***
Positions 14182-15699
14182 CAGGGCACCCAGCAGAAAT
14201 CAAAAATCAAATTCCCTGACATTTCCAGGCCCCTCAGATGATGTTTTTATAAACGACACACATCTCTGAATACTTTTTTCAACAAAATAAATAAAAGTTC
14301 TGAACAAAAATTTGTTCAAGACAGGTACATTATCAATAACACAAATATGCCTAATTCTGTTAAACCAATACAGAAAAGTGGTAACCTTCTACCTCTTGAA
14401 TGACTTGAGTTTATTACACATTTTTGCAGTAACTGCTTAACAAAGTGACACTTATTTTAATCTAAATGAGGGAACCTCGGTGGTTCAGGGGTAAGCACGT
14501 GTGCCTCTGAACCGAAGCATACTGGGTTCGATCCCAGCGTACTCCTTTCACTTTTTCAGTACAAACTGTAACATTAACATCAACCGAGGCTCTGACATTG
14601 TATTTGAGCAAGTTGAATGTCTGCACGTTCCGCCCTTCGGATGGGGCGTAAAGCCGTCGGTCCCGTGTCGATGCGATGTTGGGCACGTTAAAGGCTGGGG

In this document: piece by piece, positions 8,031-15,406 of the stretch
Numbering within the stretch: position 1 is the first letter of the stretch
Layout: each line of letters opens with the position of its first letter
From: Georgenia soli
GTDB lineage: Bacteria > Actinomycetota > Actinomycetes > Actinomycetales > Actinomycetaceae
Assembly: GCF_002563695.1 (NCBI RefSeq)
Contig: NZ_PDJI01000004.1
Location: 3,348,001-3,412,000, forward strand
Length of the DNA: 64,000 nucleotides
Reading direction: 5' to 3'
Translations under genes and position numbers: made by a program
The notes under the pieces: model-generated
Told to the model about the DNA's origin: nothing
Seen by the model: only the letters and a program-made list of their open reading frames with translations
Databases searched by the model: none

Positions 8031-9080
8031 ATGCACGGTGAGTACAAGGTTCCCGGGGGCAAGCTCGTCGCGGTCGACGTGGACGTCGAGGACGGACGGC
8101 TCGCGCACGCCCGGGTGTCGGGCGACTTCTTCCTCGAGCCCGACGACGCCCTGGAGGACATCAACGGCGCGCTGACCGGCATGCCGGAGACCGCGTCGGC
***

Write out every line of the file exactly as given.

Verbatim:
Positions 14182-15699
14182 CAGGGCACCCAGCAGAAAT
14201 CAAAAATCAAATTCCCTGACATTTCCAGGCCCCTCAGATGATGTTTTTATAAACGACACACATCTCTGAATACTTTTTTCAACAAAATAAATAAAAGTTC
14301 TGAACAAAAATTTGTTCAAGACAGGTACATTATCAATAACACAAATATGCCTAATTCTGTTAAACCAATACAGAAAAGTGGTAACCTTCTACCTCTTGAA
14401 TGACTTGAGTTTATTACACATTTTTGCAGTAACTGCTTAACAAAGTGACACTTATTTTAATCTAAATGAGGGAACCTCGGTGGTTCAGGGGTAAGCACGT
14501 GTGCCTCTGAACCGAAGCATACTGGGTTCGATCCCAGCGTACTCCTTTCACTTTTTCAGTACAAACTGTAACATTAACATCAACCGAGGCTCTGACATTG
14601 TATTTGAGCAAGTTGAATGTCTGCACGTTCCGCCCTTCGGATGGGGCGTAAAGCCGTCGGTCCCGTGTCGATGCGATGTTGGGCACGTTAAAGGCTGGGG

In this document: piece by piece, positions 8,031-15,406 of the stretch
Numbering within the stretch: position 1 is the first letter of the stretch
Layout: each line of letters opens with the position of its first letter
From: Georgenia soli
GTDB lineage: Bacteria > Actinomycetota > Actinomycetes > Actinomycetales > Actinomycetaceae
Assembly: GCF_002563695.1 (NCBI RefSeq)
Contig: NZ_PDJI01000004.1
Location: 3,348,001-3,412,000, forward strand
Length of the DNA: 64,000 nucleotides
Reading direction: 5' to 3'
Translations under genes and position numbers: made by a program
The notes under the pieces: model-generated
Told to the model about the DNA's origin: nothing
Seen by the model: only the letters and a program-made list of their open reading frames with translations
Databases searched by the model: none

Positions 8031-9080
8031 ATGCACGGTGAGTACAAGGTTCCCGGGGGCAAGCTCGTCGCGGTCGACGTGGACGTCGAGGACGGACGGC
8101 TCGCGCACGCCCGGGTGTCGGGCGACTTCTTCCTCGAGCCCGACGACGCCCTGGAGGACATCAACGGCGCGCTGACCGGCATGCCGGAGACCGCGTCGGC